For those who want to cook at home, Michelle Lowe has written Everything But Gluten (www.everythingbutgluten.com), a gluten-free cookbook available online. “My dad has been a celiac for years and always ate gross things,” says Lowe, who was diagnosed with celiac disease herself seven years ago. Since then, she has seen the choices of gluten-free foods explode.“Things are tasting better and better,” she says.

When she explains to others all the things that she can eat, they’re often surprised at how normal her diet can be. Sushi, Asian food, Indian food, Mexican food and other ethnic cuisines are often gluten-free naturally. It’s important to always ask at restaurants and to read labels, but the list of approved ingredients and entrees is encouraging for those who think their culinary experiences will be severely limited.

Additionally, a larger selection of gluten-free foods means that anyone can eliminate the ingredient from their diet for a trial basis.

If you think you might be sensitive to gluten and even if you have had a negative result on blood tests for celiac, try removing gluten from your diet for a couple weeks. You might be surprised how you feel. People often report that their GI problems go away, they have more energy and feel clear-headed. Sometimes other health issues subside.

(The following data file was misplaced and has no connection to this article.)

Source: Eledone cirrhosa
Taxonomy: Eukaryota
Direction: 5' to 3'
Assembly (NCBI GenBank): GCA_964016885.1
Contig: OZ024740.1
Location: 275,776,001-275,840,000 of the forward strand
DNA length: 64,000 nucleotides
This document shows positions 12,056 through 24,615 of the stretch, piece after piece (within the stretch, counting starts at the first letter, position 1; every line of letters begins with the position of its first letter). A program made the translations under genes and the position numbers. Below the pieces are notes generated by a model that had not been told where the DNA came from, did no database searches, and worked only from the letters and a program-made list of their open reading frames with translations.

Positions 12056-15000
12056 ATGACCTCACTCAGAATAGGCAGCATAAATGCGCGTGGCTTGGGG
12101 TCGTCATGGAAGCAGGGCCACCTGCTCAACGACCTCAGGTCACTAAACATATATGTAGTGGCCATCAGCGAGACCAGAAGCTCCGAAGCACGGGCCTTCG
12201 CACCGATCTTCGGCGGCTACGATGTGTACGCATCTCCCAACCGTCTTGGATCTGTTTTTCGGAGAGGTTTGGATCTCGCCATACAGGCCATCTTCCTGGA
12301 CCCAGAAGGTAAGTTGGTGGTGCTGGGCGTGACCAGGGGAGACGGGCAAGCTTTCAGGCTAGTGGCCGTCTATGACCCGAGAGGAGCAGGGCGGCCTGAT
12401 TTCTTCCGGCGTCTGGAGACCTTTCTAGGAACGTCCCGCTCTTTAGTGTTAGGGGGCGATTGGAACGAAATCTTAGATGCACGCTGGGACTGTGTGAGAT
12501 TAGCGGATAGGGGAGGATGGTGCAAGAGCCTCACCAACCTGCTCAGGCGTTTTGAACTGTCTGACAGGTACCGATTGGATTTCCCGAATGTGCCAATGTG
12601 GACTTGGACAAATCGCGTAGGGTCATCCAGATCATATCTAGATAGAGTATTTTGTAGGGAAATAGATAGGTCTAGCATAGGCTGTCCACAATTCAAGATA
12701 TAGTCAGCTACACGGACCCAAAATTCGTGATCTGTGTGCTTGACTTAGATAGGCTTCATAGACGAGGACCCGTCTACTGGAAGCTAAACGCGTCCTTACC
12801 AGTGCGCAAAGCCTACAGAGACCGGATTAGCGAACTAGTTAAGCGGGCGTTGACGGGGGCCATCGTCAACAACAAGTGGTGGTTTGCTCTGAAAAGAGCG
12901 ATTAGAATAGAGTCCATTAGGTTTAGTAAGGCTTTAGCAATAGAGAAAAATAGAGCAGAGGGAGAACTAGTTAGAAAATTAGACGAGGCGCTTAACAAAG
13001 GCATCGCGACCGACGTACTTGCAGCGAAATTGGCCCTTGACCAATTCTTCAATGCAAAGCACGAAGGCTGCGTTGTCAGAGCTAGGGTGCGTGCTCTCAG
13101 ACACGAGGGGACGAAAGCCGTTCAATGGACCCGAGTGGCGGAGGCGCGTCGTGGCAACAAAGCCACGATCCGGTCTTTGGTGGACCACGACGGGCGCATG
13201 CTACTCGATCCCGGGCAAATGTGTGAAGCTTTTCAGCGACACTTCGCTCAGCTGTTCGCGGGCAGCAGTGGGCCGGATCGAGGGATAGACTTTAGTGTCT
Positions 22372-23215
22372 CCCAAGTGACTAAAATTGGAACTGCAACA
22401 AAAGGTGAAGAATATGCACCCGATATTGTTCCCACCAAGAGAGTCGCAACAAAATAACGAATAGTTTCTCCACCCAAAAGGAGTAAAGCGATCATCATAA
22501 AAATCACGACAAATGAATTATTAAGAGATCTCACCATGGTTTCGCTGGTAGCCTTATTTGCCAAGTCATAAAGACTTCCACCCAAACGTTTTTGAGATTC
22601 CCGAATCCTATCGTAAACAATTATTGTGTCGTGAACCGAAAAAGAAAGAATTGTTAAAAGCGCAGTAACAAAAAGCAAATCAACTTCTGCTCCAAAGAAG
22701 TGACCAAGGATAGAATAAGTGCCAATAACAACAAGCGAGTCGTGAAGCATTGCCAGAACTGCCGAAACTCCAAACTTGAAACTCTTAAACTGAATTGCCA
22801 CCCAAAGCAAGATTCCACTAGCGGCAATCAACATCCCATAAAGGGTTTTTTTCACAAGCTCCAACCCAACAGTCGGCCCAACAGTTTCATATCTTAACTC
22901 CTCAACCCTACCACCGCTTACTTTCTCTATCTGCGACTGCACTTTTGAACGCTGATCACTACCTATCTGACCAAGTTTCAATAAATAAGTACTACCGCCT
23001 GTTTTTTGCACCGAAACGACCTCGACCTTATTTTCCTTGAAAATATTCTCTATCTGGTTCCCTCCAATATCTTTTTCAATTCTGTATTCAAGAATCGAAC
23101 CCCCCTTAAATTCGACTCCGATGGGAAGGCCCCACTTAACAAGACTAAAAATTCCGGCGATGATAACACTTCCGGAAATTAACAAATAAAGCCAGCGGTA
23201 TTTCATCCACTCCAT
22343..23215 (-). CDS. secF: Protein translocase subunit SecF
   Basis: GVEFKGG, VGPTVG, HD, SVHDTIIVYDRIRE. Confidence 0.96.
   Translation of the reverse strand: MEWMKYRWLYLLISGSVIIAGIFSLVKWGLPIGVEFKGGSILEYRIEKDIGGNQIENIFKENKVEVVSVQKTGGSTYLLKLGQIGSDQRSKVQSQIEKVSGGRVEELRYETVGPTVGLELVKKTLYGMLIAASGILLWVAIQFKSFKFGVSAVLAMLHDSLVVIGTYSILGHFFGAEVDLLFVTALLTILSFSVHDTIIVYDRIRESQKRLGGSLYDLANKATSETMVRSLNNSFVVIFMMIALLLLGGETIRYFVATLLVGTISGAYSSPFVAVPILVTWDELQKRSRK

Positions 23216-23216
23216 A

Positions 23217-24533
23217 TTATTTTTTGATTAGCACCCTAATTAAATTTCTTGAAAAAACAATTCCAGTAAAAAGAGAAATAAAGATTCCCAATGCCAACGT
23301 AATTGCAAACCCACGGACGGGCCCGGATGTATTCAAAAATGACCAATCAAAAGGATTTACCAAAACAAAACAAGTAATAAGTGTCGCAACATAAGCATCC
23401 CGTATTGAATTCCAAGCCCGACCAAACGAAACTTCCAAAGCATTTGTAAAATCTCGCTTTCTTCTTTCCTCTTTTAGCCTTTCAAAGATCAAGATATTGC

If after your gluten-free fortnight all you feel is withdrawal from your favorite breakfast entrée, you can go on your merry way knowing you’re not one of the millions of people with this problem.

Look past your gut

The traditional symptoms of gluten intolerance include diarrhea, bloating, gas and stomach pain. But with celiac disease, “atypical is typical,” says Uma Karnam, MD, a gastroenterologist in Salt Lake City. He says 50% of newly diagnosed celiac patients present with atypical symptoms. Here are some lesser-known symptoms that can affect people with celiac disease:

Growth delay (in children), malignancy, anemia, osteoporosis or fractures, arthritis, joint pain, dental anomalies, seizures, depression, cardiac problems, skin rashes, hair loss, miscarriage/infertility, autoimmune disorders—Crohn’s disease, type I diabetes, thyroid disease, and cystic fibrosis, among others.

Defining the terms

Gluten intolerance is a term that encompasses any adverse reaction to gluten, regardless of the reason. People who have celiac disease, wheat allergy and gluten sensitivity are all considered to be gluten intolerant.